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Know 7 warning signs of farm stress

Farmers and ranchers are going through tough times, which leads to higher stress levels.

August 19, 2022

4 Min Read
Upset female farmer standing outdoors near empty stall
AFFECTS ALL: Stress does not know the difference in age or gender. Pay attention to your parents, spouse and children who work on the farm. Look for the seven signs of farm stress.JackF/Getty Images

I could hear it in the tone of her voice. It was lighter, airier, happier, simply less stressed.

I’ve talked to my youngest daughter every week, sometimes daily over the past three years. She had a great job, a happy marriage and was living life. But it wasn’t until she moved to Florida that I realized, I missed truly how much stress she had at her job.

We raised our daughters with a work ethic, one I am beginning to believe is far more taxing than others. We told them to work hard, do more than the next guy — be the “go-to person” at your job. She was.

Long hours overseeing projects, parts of Sundays spent at work to ensure cell lines remained viable and increased responsibilities became her normal. There were weeks she looked more tired than others, but haven’t we all? To me, it was a sign that she was a great worker. But work overtook life, and it became unbalanced.

The lives farmers lead are no different. It is by far the occupation that likely established the terminology of work ethic, better yet a hard work ethic. We expect the best, so we put in the most.

Our family, no, our state, wait, the world relies on us to feed and clothe them and provide fuel. Farming is a stressful job. And we will not let them see us stressed.

Unfortunately, too often farmers are so entrenched in their jobs that they can’t recognize the signs of stress. And sometimes, like me, it is hard for even those close to farmers to see the signs of stress.

Stress has levels

Stress is not always a bad thing. Stress is a feeling of emotional or physical tension. It can come from any event or thought that makes you feel frustrated, angry or nervous. It often triggers your body to react to a challenge or demand.

In short bursts, stress can be positive, like when it helps you avoid danger or meet a deadline. But when stress lasts for a long time, it can harm your health. So it is not something to brush aside.

To be clear, stress is not something just for the older generation. It affects our younger generation as well. Watch for signs across the ages.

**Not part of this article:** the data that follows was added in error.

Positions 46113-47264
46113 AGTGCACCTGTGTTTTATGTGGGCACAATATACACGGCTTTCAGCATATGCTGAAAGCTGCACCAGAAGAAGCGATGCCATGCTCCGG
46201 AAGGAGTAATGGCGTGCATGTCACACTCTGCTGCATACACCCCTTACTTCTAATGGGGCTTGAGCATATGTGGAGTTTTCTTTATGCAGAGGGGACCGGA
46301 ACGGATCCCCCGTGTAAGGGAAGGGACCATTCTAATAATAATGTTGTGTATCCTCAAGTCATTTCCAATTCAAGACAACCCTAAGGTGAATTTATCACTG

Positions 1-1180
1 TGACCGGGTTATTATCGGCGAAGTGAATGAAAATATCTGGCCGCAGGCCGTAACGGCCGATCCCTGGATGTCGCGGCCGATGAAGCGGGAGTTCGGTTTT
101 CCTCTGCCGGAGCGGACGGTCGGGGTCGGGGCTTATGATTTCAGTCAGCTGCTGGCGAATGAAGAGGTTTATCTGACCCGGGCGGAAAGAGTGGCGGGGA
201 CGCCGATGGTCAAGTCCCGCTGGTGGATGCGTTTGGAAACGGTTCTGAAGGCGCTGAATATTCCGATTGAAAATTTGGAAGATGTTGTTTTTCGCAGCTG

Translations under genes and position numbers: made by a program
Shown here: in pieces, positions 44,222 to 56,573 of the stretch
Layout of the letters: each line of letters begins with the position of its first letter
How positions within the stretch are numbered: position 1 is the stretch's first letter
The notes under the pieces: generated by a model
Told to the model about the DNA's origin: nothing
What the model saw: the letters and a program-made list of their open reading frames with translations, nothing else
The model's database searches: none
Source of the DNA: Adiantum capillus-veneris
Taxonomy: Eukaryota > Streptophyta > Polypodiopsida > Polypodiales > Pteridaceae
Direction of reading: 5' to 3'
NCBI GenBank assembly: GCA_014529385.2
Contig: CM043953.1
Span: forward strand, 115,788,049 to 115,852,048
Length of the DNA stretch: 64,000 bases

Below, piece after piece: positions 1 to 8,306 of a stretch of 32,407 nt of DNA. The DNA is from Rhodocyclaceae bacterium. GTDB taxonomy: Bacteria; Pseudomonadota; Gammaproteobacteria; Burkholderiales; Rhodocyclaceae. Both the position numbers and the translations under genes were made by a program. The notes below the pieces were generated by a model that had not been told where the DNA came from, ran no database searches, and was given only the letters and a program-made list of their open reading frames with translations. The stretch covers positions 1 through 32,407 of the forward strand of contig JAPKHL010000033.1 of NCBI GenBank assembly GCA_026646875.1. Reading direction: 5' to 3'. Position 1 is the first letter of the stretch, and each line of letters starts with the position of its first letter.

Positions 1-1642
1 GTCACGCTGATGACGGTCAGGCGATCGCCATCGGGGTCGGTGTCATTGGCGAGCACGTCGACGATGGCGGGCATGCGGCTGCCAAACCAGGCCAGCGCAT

The NY Farm Net, which is part of the Cornell University College of Agriculture and Life Sciences, offers support to farmers and farm families. It offers the following seven signs of stress:

1. Change in routines. Farmers or members of the farm family may change who attends a market, stop attending regular meetings or religious activities, drop out of other groups, or fail to stop at the local coffee shop or feed mill.

2. Decline in the care of domestic animals. Livestock or pets may not be cared for in the usual way.

3. Increase in illness. Farmers or farm family members may experience more upper respiratory illnesses (cold, flu) or other chronic conditions (aches, pains, persistent cough, migraines).

4. Increase in farm accidents. The risk of farm accidents increases with fatigue or loss of ability to concentrate. Children may be at risk if there isn’t alternative child care.

5. Decline in appearance of farmstead. The farm family no longer takes pride in the way farm buildings and grounds appear.

6. Signs of stress in children. Farm children may act out, show a decline in academic performance, or be increasingly absent from school. They may also show signs of physical abuse or neglect or become depressed.

7. Decreased interest. Farmers or farm families may be less willing to commit to future activities, sign up for gatherings or show interest in community events.

Help a call away

Missouri launches the AgriStress Helpline for farmers and ranchers who need to talk. Read directly from Missouri Department of Agriculture Director Chris Chinn on how this new help line works. 

With one call, farmers can talk with a professional who understands agriculture. It may be the one call you or your farmer needs.

After only one week at her new job, my daughter called. And that conversation was upbeat, joyful and content. Those pangs of frustration, anxiety and, at times, silence — gone.

Like many parents, no matter the age of your kid, I wished I would’ve seen the signs earlier, that I could’ve provided more solace.

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